The Biggest Radio Research Project Ever Done in Billings

Unlike virtually every single “research” project ever done for the Billings market, KGHL wanted to focus on the listeners and what they do and use.  You can find agencies and reps who will quote “the numbers” without much understanding what those numbers mean.  I have never seen a ‘number'” buy anything.

This was a consumer study of more than 1700 members of the KGHL audience.  The compares with the current market rating service which surveys 1200 PER YEAR. If you have ever put credibility in ratings, the KGHL study group was nearly 50% higher and responded in a four day time span.  Its a real accurate picture of the audience who listens to KGHL.

Highlights from the results:

32% of the KGHL listener group works in Agriculture.  That’s a huge number and probably not found anywhere else unless you look at the MATE Show for example.  The second highest work group was construction.

50% of KGHL’s audience is 45-64.  That is right on par with the Billings market.

Only 21% of KGHL’s audience uses Optimum cable.  You certainly can’t reach the KGHL person by using cable TV advertising.  Print isn’t any higher.  31% of the KGHL group subscribes to the Gazette.

Couple of more interesting items from the study, Twitter use is non existent (2%)Facebook use is at (47%). Men listen to KGHL much more than women (58/42).

There’s more to the study to share.  The idea here was to have a real complete view of our audience so we can do a better job of helping you with your business.  KGHL is not the product for every business.  But we know better than anyone who we reach, what they think, and the products they need from you.


April 11 Masters Week

The Masters golf tournament begins today in Georgia.  Unless you play golf, the language in the game can be a bit foreign.

Years ago, I visited Puerto Vallarta for vacation. Even got to play a golf course that was one of the World Championship Golf tournament courses–the ones Tiger Woods used to own.  The course was so tough, especially for a hacker like me, I was required to have a local as a caddy. Fortunately, I know a decent amount of Spanish. Even more fortunate, my caddy’s English was better. It didn’t help my golf game. (Losing 18 balls in a round is a bad round of golf no matter what the language.)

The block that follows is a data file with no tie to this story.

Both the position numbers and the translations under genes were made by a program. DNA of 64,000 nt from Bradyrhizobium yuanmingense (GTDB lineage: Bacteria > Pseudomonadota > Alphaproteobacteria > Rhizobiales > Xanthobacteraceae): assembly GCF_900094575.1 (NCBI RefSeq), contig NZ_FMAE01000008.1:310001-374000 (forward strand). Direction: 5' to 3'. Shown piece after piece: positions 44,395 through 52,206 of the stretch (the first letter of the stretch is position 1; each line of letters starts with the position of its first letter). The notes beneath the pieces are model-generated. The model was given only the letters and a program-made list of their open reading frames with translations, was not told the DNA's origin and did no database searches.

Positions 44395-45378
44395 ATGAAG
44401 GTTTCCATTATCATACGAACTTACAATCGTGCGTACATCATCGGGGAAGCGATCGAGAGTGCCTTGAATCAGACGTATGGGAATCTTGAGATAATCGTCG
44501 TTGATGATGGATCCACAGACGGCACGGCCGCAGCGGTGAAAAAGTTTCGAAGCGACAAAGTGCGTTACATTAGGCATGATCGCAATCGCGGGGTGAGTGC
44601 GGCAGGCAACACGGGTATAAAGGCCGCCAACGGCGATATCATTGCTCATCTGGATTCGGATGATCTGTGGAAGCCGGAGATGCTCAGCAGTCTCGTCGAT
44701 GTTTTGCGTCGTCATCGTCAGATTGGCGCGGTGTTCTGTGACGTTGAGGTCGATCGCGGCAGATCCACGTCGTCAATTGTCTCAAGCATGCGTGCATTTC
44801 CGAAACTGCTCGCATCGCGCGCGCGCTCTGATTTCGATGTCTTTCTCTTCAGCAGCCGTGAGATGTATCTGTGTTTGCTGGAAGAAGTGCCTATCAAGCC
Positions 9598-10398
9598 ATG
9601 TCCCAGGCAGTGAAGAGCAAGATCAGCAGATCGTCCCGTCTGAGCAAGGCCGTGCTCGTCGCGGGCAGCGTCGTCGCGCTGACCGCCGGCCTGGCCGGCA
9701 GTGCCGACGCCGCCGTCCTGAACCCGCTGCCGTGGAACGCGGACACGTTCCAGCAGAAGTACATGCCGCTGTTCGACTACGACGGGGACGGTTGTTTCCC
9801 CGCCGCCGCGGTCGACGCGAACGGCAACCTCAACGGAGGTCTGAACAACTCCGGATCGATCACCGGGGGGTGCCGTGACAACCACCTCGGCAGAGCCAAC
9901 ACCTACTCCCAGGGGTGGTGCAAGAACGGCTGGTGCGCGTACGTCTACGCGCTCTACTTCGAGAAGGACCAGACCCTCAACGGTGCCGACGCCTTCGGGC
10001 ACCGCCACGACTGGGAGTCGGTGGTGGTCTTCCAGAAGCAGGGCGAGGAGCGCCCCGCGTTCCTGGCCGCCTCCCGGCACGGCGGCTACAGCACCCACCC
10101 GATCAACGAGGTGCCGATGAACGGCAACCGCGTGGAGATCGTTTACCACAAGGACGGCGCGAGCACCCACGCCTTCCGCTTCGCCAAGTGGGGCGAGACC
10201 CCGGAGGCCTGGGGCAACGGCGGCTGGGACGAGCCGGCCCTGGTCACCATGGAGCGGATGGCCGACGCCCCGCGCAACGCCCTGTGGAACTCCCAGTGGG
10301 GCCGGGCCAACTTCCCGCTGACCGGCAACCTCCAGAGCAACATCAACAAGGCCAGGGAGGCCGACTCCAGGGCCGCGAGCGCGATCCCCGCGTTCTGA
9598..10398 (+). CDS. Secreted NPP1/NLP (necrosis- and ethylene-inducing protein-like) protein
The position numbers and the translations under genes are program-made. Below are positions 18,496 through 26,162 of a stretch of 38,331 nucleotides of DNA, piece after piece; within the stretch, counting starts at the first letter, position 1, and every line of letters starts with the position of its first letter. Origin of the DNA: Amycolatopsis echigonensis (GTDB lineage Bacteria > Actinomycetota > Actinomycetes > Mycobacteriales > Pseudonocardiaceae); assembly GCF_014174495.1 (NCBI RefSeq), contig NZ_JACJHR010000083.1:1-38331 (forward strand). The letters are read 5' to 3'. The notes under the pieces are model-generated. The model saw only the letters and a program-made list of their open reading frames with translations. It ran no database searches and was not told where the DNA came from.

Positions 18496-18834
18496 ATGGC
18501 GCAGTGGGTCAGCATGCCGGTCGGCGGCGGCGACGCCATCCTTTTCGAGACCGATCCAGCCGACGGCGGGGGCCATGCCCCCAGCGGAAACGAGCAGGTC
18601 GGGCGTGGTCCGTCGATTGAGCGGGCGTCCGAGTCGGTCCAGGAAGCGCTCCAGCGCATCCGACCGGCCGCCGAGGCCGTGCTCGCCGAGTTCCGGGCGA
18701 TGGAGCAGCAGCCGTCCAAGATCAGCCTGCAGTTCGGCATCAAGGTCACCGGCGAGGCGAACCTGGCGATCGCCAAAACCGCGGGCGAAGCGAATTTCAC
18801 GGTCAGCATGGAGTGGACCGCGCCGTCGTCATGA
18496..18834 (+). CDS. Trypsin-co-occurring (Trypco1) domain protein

Maybe it was not having my regular clubs.

Not!

The story came to mind as I was thinking about the needs of one of my clients.  He clearly needs more ag customers for his business.  (He sells a product exclusively aimed at farms and fields.)  KGHL has the ag audience with more farm and ranch programming and more farmers and ranchers listening than any other media outlet in Montana.

Seems like this should be an easy deal doesn’t it?

Yet, unless we are speaking the same language, we have no chance of striking a deal.  Even a deal that benefits both sides is completely out of reach.

selling for value

I don’t think of what I do as selling. KGHL has a highly targeted audience of farm and ranch familes along with the mature lifestyle group.  Consider AARP The Magazine is the most read magazine of any type in the Billings market area, we have an audience that will buy your products.

Success is when we direct the traffic KGHL has built and direct them to your product that solves their problem.

Just like Staples Easy Button.

KGHL is here with solutions for you.  The care and growth of your business really does matter to us.

This week’s Mighty Marketing will be a bit different.  Your feedback indicated you’d like shorter articles with links you could use if the story interested you.  Let me know what you think about the new style.

Some of the stories today:

Wal Mart will produce 1500 LOCAL TV ads this year.  How will local business fight back?

Lonnie Bell welcomes Rhonda Vincent to Billings June 11.  Bluegrass singer is the undisputed Queen of Bluegrass music.

Toyota is now targeting 40 to 60 year olds for the their vehicles.  The new Toyota.com website focuses on reaching tablets first

Cigars or Hot Dogs–They Aren’t the Same.  Yet one business tried to put them together.  Just like a lot of local businesses.

Two members of the Duck Dynasty cast are coming to Billings next month. (I still can’t believe Taylor Brown has never seen Duck Dynasty.)

Your price is too high! What’s the real story behind that statement.

The aging of America in today’s infographic. Note how Montana ranks in the mature audience component in the nation.

TimeInc-CapitalAcumenMap